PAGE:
By
Anne Swerlick
|
July 18, 2018

Troubling New Requirement in the School Safety Law

Troubling New Requirement in the School Safety Law

A troubling requirement is buried in a new law passed during the 2018 Florida legislative session in response to the Parkland school shooting. It specifies that at the time of initial registration for school, any “referrals to mental health services the student has had” must be reported. This is an extraordinarily broad and vague direction. Lots of questions remain unanswered, such as: who is going to get this very personal and sensitive information and what will they do with it?

Predictably, as recently reported in the Florida Phoenix, the new law is causing great concern and confusion among parents and educators. And no doubt, this requirement is and will be causing great angst among the brave and responsible students seeking mental health treatment. These students must be praised and rewarded for seeking help early to preferably resolve potentially dangerous situations.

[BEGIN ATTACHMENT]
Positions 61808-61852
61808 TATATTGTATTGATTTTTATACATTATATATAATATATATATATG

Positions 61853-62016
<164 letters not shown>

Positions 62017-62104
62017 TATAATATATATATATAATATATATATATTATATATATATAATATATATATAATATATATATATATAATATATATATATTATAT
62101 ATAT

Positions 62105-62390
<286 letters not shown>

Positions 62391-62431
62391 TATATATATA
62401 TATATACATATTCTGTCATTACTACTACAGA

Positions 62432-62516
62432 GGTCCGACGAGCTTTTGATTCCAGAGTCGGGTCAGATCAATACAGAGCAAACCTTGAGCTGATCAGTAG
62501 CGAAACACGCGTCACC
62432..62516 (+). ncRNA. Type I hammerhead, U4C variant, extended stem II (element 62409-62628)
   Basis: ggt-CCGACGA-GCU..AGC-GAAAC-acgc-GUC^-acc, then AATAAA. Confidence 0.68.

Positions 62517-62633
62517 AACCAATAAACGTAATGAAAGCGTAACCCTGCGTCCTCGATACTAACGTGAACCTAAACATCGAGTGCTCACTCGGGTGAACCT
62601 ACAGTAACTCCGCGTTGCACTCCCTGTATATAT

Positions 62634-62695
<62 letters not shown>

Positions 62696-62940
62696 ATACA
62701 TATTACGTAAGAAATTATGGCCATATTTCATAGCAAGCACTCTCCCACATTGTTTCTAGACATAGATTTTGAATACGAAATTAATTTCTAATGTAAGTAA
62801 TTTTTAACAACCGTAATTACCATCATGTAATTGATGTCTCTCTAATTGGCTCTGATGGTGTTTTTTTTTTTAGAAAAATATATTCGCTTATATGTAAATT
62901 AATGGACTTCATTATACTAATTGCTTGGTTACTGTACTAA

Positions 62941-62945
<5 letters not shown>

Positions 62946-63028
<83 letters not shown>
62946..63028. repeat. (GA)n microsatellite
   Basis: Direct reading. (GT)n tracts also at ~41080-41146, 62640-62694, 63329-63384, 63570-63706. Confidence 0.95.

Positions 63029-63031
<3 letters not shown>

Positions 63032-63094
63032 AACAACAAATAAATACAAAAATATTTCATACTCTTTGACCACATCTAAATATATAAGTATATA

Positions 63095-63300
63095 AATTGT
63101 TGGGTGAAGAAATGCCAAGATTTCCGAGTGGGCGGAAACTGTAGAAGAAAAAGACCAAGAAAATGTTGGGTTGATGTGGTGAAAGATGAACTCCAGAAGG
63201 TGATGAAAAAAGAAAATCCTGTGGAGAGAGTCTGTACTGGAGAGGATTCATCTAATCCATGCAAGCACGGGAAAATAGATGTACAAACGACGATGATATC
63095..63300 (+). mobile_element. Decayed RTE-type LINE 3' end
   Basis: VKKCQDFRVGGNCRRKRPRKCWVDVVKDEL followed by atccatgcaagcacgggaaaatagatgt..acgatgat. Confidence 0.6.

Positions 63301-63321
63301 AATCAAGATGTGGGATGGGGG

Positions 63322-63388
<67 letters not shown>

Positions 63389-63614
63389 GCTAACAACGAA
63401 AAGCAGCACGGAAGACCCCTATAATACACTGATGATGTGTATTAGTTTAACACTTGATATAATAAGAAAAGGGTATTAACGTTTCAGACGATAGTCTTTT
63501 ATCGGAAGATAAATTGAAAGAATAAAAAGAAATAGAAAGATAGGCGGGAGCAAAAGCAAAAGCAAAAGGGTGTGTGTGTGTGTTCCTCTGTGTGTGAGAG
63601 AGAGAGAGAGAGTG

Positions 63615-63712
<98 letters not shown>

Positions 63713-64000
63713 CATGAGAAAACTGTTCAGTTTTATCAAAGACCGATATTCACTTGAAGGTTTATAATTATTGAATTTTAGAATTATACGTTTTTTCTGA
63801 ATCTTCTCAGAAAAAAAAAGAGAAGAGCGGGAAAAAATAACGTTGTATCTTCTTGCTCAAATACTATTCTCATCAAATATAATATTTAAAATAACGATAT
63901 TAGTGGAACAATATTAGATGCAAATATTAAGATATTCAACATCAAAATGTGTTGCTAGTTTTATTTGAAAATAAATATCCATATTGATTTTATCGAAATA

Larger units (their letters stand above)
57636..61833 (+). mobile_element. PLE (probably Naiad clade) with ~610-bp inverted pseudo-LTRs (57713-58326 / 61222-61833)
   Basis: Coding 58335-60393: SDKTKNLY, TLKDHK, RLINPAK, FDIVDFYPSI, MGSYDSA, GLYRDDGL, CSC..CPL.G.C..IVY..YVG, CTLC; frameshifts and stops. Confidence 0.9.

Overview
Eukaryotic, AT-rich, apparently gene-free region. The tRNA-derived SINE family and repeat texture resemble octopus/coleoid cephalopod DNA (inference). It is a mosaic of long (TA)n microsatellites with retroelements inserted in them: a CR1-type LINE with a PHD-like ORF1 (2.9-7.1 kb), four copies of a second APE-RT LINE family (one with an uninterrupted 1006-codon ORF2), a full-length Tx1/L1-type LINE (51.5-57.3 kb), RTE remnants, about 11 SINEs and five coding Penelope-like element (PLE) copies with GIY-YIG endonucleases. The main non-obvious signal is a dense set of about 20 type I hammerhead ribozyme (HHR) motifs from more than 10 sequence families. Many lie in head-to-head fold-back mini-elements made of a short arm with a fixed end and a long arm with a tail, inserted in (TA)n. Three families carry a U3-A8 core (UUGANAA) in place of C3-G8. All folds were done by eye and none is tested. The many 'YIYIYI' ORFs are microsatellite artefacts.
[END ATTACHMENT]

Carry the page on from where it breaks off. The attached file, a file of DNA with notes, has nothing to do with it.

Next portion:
Research shows that students prefer accessing these services through their schools, with some studies reporting that youth were 10 times more likely to use school-based mental health services compared to services provided in an outside setting.

Ironically, this new reporting provision is tucked into a law intended to increase school safety. But the impact could very well be the exact opposite.

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